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Published on August 27, 2007

Author: The_Rock

Source: authorstream.com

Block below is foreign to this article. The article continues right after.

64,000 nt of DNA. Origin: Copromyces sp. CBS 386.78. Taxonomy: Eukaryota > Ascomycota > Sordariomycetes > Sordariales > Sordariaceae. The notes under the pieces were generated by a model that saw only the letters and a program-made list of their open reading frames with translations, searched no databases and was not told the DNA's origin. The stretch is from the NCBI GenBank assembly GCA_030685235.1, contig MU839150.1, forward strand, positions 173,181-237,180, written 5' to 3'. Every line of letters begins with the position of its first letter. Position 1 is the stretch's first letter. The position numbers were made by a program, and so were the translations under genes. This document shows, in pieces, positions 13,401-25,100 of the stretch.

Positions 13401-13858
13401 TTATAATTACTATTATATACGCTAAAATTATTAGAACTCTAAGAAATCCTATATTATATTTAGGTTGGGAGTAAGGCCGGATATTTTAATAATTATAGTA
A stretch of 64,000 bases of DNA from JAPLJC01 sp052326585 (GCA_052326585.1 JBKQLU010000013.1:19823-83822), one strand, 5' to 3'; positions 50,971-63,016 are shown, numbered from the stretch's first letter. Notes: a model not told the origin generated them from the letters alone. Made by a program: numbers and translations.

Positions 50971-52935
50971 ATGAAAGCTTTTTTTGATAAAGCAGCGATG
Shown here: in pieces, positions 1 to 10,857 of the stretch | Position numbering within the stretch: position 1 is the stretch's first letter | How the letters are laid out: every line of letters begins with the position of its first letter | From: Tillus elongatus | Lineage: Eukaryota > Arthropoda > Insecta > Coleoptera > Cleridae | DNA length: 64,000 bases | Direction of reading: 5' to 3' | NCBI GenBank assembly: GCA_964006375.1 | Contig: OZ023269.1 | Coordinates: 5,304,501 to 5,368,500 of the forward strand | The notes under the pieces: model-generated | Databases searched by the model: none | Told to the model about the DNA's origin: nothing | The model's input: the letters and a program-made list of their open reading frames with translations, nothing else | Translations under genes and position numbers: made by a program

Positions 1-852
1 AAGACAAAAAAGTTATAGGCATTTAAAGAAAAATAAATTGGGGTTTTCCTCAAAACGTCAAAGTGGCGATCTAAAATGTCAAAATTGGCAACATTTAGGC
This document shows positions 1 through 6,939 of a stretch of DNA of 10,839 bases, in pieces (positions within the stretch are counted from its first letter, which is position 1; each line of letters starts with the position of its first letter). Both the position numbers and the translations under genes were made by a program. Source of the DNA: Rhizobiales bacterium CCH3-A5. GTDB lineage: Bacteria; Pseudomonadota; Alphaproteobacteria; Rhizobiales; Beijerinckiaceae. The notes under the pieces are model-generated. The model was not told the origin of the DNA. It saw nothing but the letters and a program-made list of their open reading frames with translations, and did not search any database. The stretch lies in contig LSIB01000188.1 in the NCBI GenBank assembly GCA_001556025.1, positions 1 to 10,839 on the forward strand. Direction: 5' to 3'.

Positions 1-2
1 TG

Mitigating Disaster: Living in the Shadow of a Nuclear Power Plant in an Age of Terrorism :  Mitigating Disaster: Living in the Shadow of a Nuclear Power Plant in an Age of Terrorism Doug Smith, MD Medical Director, Northcoast Behavioral Healthcare Sridhar Jatla, MD Psychiatry Resident Case Western Reserve University- University Hospitals of Cleveland Disaster:  Disaster World Health Organization definition: 'a severe disruption, ecological and psychological, which greatly exceeds the coping capacity of the affected community.' Man-made Acts of omission- negligent handling of hazardous waste Acts of commission - terrorism Natural Trauma- defined well in the DSM-IV; a unique subjective experience by each exposed individual Acute Effects of Disaster:  Acute Effects of Disaster Physiological- fight or flight hyperarousal Anger Grief Physical comorbidity Psychosomatic (particularly if believe that event included toxic chemicals) Isolation Fear Slide4:  Acute Effects of Disaster:  Acute Effects of Disaster Acute Stress Disorder DSM-IV Exposure to traumatic event that included both Experienced, witnessed, or confronted with event(s) involving actual/threatened death/serious injury, or threat to physical integrity of self or others Person’s response involved fear, helplessness, or horror Acute Effects of Disaster:  Acute Effects of Disaster Acute Stress Disorder DSM-IV During or after the event, individual experiences 3 or more dissociative symptoms: Numbing, detachment, absence of emotional responsiveness Reduction of awareness of surroundings ('daze') Derealization Depersonalization Dissociative amnesia Acute Effects of Disaster:  Acute Effects of Disaster Acute Stress Disorder DSM-IV Event persistently re-experienced by at least one of: Recurrent images Thoughts Dreams Illusions Flashbacks Sense of re-living the experience Distress on exposure to reminders of traumatic event Acute Effects of Disaster:  Acute Effects of Disaster Acute Stress Disorder DSM-IV Marked avoidance of stimuli that arouse trauma recollection (people, places,etc.) Marked anxiety or increased arousal including poor sleep, hypervigilance, etc Clinically significant distress/impairment in some sphere of person’s life, functioning, or ability to obtain help Occurs within 4 weeks of the event Lasts 2 days to 4 weeks (maximum) Not due to prescribed drugs, illicit drugs, general medical condition, etc. Chronic Effects of Trauma:  Chronic Effects of Trauma Phobias Anxiety Disorders Sleep Disorders Major Depressive Disorder Substance Use Exacerbation of physical illness PTSD Slide10:  Chronic Effects of Trauma:  Chronic Effects of Trauma Posttraumatic Stress Disorder DSM-IV Exposure to traumatic event that included both Experienced, witnessed, or confronted with event(s) involving actual/threatened death/serious injury, or threat to physical integrity of self or others Person’s response involved fear, helplessness, or horror Same as for Acute Stress Disorder Chronic Effects of Trauma:  Chronic Effects of Trauma Posttraumatic Stress Disorder DSM-IV Event persistently re-experienced by one/more: Recurrent and distressing recollections of trauma Recurrent distressing dreams of trauma Acting/feeling as though event is recurring, including illusions, hallucinations, flashbacks, etc. Intense psychological distress from cues that symbolize/resemble an aspect of the event Physiological reactivity from cues that symbolize/resemble an aspect of the event Chronic Effects of Trauma:  Chronic Effects of Trauma Posttraumatic Stress Disorder DSM-IV Persistent avoidance of stimuli associated with trauma AND numbing of general responsiveness, shown by 3 or more of: Efforts to avoid feelings, thoughts, conversations associated with the trauma Efforts to avoid activities, places, people that arouse recollections of the trauma Inability to recall an important aspect of the event Markedly diminished interest or participation in significant activities Feeling of detachment/estrangement from others Restricted range of affect Sense of a foreshortened future Chronic Effects of Trauma:  Chronic Effects of Trauma Posttraumatic Stress Disorder DSM-IV Persistent symptoms of increased arousal (2+) Difficulty falling/staying asleep Irritability or outbursts of anger Difficulty concentrating Hypervigilance Exaggerated startle response Duration more than one month (andlt; 3 months acute, andgt; 3 months chronic)– can be delayed onset, occurring 6 months or more after the event Causes clinically significant distress or impairment in some important area of life or functioning Chronic Effects of Trauma:  Chronic Effects of Trauma PTSD likely to persist for many years After the 1988 6.9 magnitude earthquake in Armenia, individuals directly exposed who developed PTSD showed no significant remission between 1.5 years after and 4.5 years after the event. However, depressive symptoms subsided overall. (Goenjian et al., 2000) 45-50 years after WWII, 84% of POWs held by the Japanese met criteria for PTSD and 59% met current criteria. (Engdahl et al., 1997) Effects of “Vicarious” Trauma/Disaster:  Effects of 'Vicarious' Trauma/Disaster 555 Residents of NY Chinatown surveyed (Chen et al, 2003) Immediately after 9/11 with family/friend safe 59% reported 4 or more emotional symptoms Immediately after 9/11 with family/friend loss 90% reported 4 or more emotional symptoms 5 months after 9/11 with family/friend safe 17% reported 4 or more emotional symptoms 50% reported one persistent emotional symptom 5 months after 9/11 with family/friend loss 35% reported 4 or more emotional symptoms Effects of “Vicarious” Trauma/Disaster:  Effects of 'Vicarious' Trauma/Disaster Random phone survey of 569 American adults within 5 days of 9/11 (Schuster et al., 2001) 44% reported at least one substantial stress symptom 98% coped by talking with others 90% coped by turning to religion 60% coped by participating in group activities 36% coped by making donations 85% spoke with their children andgt; 1 hour about 9/11 34% restricted children’s TV viewing 35% of children had one or more stress symptoms 47% worried about their/loved one’s safety Effects of “Vicarious” Trauma/Disaster:  Effects of 'Vicarious' Trauma/Disaster 308 outpatients living 150-200 miles from 9/11 attacks given questionnaires 2-3 weeks after 9/11 (Franklin et al., 2002) 33% of psychiatric outpatients reported symptoms meeting criteria for PTSD 13% of medical outpatients reported symptoms meeting criteria for PTSD No difference in learning about the attacks No difference in personal involvement with victims Effects of “Vicarious” Trauma/Disaster:  Effects of 'Vicarious' Trauma/Disaster Random telephone survey 1 month after 9/11(Galea et al, 2002) 57% reported at least one PTSD symptom 7.5% had probable PTSD Increase in cigarette use by 4% Increase in alcohol use by 18% Increase in marijuana use by 2% Increase in all 3 by 7% Effects of “Vicarious” Trauma/Disaster:  Effects of 'Vicarious' Trauma/Disaster Internet survey of 2729 Americans completed within 23 days of 9/11, then repeated with 933 at 2 months, and 787 at 6 months (Silver et al., 2002) 17% reported symptoms of posttraumatic stress at 2 months 5.8% reported symptoms of posttraumatic stress at 6 months Global distress was increased with a denial coping strategy versus decreased with an active coping strategy. When coping behavior was adjusted for statistically, the effect of vicarious exposure from TV was no longer significant. Effects of “Vicarious” Trauma/Disaster:  Effects of 'Vicarious' Trauma/Disaster Random telephone survey 6 months after 9/11 (Vlahov et al., 2004) by same research group PTSD in 1.5 % (much lower than at 1 month) Increase in cigarette use by 3% Increase in alcohol use by 16% Increase in marijuana use by 3% Increase in all 3 by 6% Finding of sustained increases in substance use shows potential for longer-term health effects of trauma. Effects of “Vicarious” Trauma/Disaster- Television:  Effects of 'Vicarious' Trauma/Disaster- Television Oklahoma City Bombing (Pfefferbaum et al., 1999) 2/3 of a large group of grade 6-12 children reported most TV watched for 7 weeks after event was about the bombing Children who watched more TV reported more PTSD symptoms 9/11 (Schuster et al., 2001) Random phone survey 3-5 days after showed increased hours of viewing associated with substantial stress reaction using 5 posttraumatic stress symptoms Implications for Mental Health Providers:  Implications for Mental Health Providers Intervention necessary for those directly exposed to traumatic events Intervention necessary for many exposed vicariously, even over long distances Education for parents to intervene with their children in a preventive fashion. Slide24:  Disaster Preparedness: Working With Medical Providers:  Disaster Preparedness: Working With Medical Providers Consultation to primary care providers and disaster agencies is helpful. Consultation can reduce the number of individuals who go on to develop psychiatric morbidity. Providers should ensure a hospital’s disaster response plan includes psychiatric considerations. Norwood AE et al. Disaster Psychiatry: Principles and Practice. Psychiatric Quarterly. 2000; 71(3): 207-226. Disaster Preparedness: Working With the Community:  Disaster Preparedness: Working With the Community Mental health providers can speak at non-medical venues. Child psychiatrists could speak to school officials. Psychosocial programs embedded within other programs can reach more people. Barron RA. International Disaster Mental Health. Psychiatric Clinics of North America. 2004: 27 (3). Debriefing:  Debriefing It is a group process for those who have experienced a disaster. This is supposed to help an individual cognitively restructure an event. This process remains controversial. People who undergo a debriefing often express discomfort. Some researchers believe it worsens people’s responses. Supportive Techniques:  Supportive Techniques These identify and strengthen people’s ego function. Goals can include helping people obtain housing and encouraging them to return to school or work. Intervention can 'normalize' people’s response to an event, meaning their responses are 'normal responses following abnormal events.' Norwood AE et al. Disaster Psychiatry: Principles and Practice. Psychiatric Quarterly. 2000; 71(3): 207-226. Cognitive-behavioral Techniques: The Theory:  Cognitive-behavioral Techniques: The Theory The techniques address distortions in people’s views of themselves, their world, and their future. Education is given about benefits and downsides of anxiety and what constitutes an abnormal response. Techniques address lack of control and unpredictability. Cognitive-behavioral Therapy: The Practice:  Cognitive-behavioral Therapy: The Practice CBT was compared with systematic desensitization in a study. This study was among immediate and delayed treatment-seeking rape victims. Both interventions were associated with improvement in various measures. Case reports support efficacy of CBT in treating PTSD after 1993 World Trade Center bombing. Frank E et al: Efficacy of cognitive behavior therapy and systematic desensitization in the treatment of rape trauma. Behavior Therapy. 1988; 19, 403-420. Difede J et al: Acute psychiatric responses to the explosion at the World Trade Center: a case series. Journal of Nervous and Mental Disease. 1997; 185, 519-522. Psychodynamic Psychotherapy Techniques:  Psychodynamic Psychotherapy Techniques These focus on defenses, the unconscious, and transference analysis to augment other interventions. The principles can be applied on a short-term basis. These techniques can reduce symptoms by helping a person explore how an ongoing threat resonates with unconscious issues. Group Therapy:  Group Therapy Studies have examined various types of group therapy for women who have suffered trauma. Therapies have included cognitive-behavioral, process-oriented, and time-limited group therapies. Therapies show promise, but generalizability is limited. Group therapies can increase efficiency and improve social cohesion and support. Due to the chaotic nature of disaster, this requires a mental health provider to be creative and persistent. Herman J et al: Time-limited group therapy for women with a history of incest. International Journal of Group Psychotherapy. 1984; 34: 605-616. Hazzard A et al: Factors affecting group therapy outcome for adult sexual abuse survivors. International Journal of Group Psychotherapy. 1993; 43: 453-468. Treatment for Children:  Treatment for Children Several individual and group therapies have been described. There was a significant reduction in trauma-related symptoms in school-aged children after a four-session group or individual psychotherapy two years after a hurricane. After the 1988 Armenian earthquake, adolescents who had psychotherapy had reduction of PTSD symptoms. Chemtob CM et al: Psychosocial intervention for postdisaster trauma symptoms in elementary school Children Archives of Pediatric and Adolescent Medicine. 2002; 156: 211-216. Goenjian AK et al: Outcome of psychotherapy among early adolescents aftertrauma. American Journal of Psychiatry. 1997; 154: 536-542. Additional Ways for Mental Health Providers to Help:  Additional Ways for Mental Health Providers to Help Providers can be helpful in the immediate aftermath of a terrorist incident. Therapists could become knowledgeable about the different biological, chemical, and nuclear threats. Mental health providers can address patients’ anxiety about exposure. The providers can help differentiate between cases of exposure and psychosomatic reactions. Providers can act as liaisons to the news media. Garakani A et al: General disaster psychiatry. Psychiatric Clinics of North America. 2004; 27 (3). Guidelines for Cultural Competence:  Guidelines for Cultural Competence Recognize importance of culture and respect diversity. Provide cultural competence training to disaster mental-health staff. Recognize role of customs, traditions, and natural support networks. Try to recruit disaster workers who are representative of the service area. Silove D: Translating compassion into psychosocial aid after the tsunami. Lancet. 2005; 365 (9456): 269-71. Pharmacotherapy:  Pharmacotherapy There is some debate, but short-term medications can be used for symptom relief. Studies show mixed results. No difference was seen in PTSD or anxiety scores of trauma survivors after treatment with a benzodiazepine or placebo. In fifteen acute burn victims given citalopram, none developed PTSD, compared to half of untreated controls. Gelpin E et al: Treatment of recent trauma survivors with benzodiazepines: a prospective study. Journal of ClinicalPsychiatry. 1996; 57: 390-394. Blaha J et al: Therapeutical aspects of using citalopram in burns. Acta Chirurgiae Plasticae. 1999; 41: 25-32. Slide37: